World-class art museums are generally situated within the busy urban centers of the globe where the glitz of city life adds to their panache.
New York, for instance, has the Metropolitan Museum of Art and the Guggenheim.
Washington has the Hirshhorn Museum.
There’s the famous Art Institute of Chicago.
In Los Angeles, it’s the LACMA while in the Midwest it’s the Cleveland Museum of Art.
So when I told people I was headed to the hills of Arkansas to visit one of the nation’s premiere places to view American art, they looked at me in general astonishment – all except those already familiar with this captivating museum.
For you see, it’s not New York or Washington or Chicago, Los Angeles or even Cleveland that can claim this collection of American masterworks – it’s Bentonville, Ark., and the institution is the Crystal Bridges Museum of American Art.
In the halls of a stunning building designed by architect Moshe Safdie, the artistry of Native Americans is displayed next to works by John Singer Sargent, Winslow Homer and Andy Warhol – giving insights into the vast scope of American creative endeavors.
In fact, the inclusiveness Crystal Bridges has shown in amassing its collection – including numerous pieces by artists of color and women – prompted the Washington Post to conclude that this may be the most “woke” museum in the United States today.
Although this smallish museum doesn’t offer the grand-scale collections of which these other museums boast, it is nonetheless astonishing that this museum exists at all amid the gentle hills and burbling streams of the Ozarks.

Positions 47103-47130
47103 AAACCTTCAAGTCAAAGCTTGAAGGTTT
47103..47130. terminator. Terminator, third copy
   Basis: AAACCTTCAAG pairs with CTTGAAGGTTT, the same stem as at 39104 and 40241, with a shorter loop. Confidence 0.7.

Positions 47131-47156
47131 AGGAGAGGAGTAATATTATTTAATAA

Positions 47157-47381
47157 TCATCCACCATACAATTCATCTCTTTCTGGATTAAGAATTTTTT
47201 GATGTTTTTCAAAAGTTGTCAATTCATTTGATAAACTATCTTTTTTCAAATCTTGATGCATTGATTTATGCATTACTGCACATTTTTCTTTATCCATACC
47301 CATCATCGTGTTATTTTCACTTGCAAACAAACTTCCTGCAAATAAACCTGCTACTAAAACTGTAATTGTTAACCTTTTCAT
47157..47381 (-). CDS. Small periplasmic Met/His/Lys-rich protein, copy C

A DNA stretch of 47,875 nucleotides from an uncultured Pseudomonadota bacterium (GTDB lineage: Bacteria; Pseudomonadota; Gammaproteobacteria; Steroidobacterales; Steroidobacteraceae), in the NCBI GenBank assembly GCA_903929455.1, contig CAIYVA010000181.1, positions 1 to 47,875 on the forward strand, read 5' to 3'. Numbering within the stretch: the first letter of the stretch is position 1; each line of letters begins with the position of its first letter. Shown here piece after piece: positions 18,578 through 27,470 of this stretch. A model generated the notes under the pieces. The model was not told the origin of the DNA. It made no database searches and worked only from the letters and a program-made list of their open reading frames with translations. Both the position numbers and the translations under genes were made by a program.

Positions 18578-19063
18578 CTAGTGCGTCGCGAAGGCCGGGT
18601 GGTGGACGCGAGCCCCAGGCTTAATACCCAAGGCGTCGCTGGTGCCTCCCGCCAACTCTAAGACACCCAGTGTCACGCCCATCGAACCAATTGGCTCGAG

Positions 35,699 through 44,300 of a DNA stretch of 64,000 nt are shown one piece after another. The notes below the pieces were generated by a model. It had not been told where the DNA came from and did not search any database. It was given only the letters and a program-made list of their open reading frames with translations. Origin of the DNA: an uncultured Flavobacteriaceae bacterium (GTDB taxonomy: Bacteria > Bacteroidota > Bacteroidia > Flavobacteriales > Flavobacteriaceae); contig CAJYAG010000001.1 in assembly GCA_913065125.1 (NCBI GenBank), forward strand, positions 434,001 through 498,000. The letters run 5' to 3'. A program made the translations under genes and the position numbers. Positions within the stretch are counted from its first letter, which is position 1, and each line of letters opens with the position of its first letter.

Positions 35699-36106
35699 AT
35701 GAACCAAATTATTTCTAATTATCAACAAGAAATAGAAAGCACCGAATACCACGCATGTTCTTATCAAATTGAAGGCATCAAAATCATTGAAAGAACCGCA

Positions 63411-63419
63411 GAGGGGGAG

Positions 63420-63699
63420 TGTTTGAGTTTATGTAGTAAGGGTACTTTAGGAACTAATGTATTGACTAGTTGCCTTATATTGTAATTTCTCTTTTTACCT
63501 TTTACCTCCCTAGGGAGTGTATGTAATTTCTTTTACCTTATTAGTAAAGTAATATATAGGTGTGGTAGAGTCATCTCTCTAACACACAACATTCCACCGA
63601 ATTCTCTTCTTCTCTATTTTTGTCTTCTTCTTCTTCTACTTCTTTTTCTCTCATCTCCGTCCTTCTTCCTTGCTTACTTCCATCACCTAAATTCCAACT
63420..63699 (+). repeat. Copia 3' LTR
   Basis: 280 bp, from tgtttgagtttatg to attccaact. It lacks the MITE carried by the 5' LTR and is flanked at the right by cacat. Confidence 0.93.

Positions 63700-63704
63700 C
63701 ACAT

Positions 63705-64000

Because this was the home of the Waltons of Walmart fame. It was here that Alice Walton, the daughter of the retail giant founder, Sam Walton, wanted to situate her world-class museum showcasing American art.
A long-time lover of the arts, Walton wanted to give the region’s residents a chance to experience the arts in a spectacular setting – in the same way residents of the nation’s urban centers could acquaint themselves with the arts within a Guggenheim or LACMA.
Walton also was determined that the “her” museum combine the power of art with the beauty of nature. What better place to do that, she reasoned, than the Ozark hill country where the clear springs seeping from the mountainsides would give the museum its name.
She conceived of her hometown museum as one that would make art accessible to everyone.
There is no entrance fee charged to view the museum or surrounding grounds. General admission to the museum is sponsored by Walmart and over $300 million of the museum’s initial costs were donated by Walton herself.
The museum opened in 2011 and since then it has welcomed nearly 4 million visitors.
A visit to Crystal Bridges shows that Walton has certainly achieved her goals.
The spectacularly designed museum is nestled among the rolling woodlands of Northwestern Arkansas and a series of well-maintained trails on the ground take visitors through gardens themselves replete with artworks.
Nestled within the museum’s 120 acres are also two architectural pieces that visitors can tour. The first, a dome structure created by American designer and inventor Buckminster Fuller and the second, a Frank Lloyd Wright-designed home moved to museum grounds from New Jersey in 2015.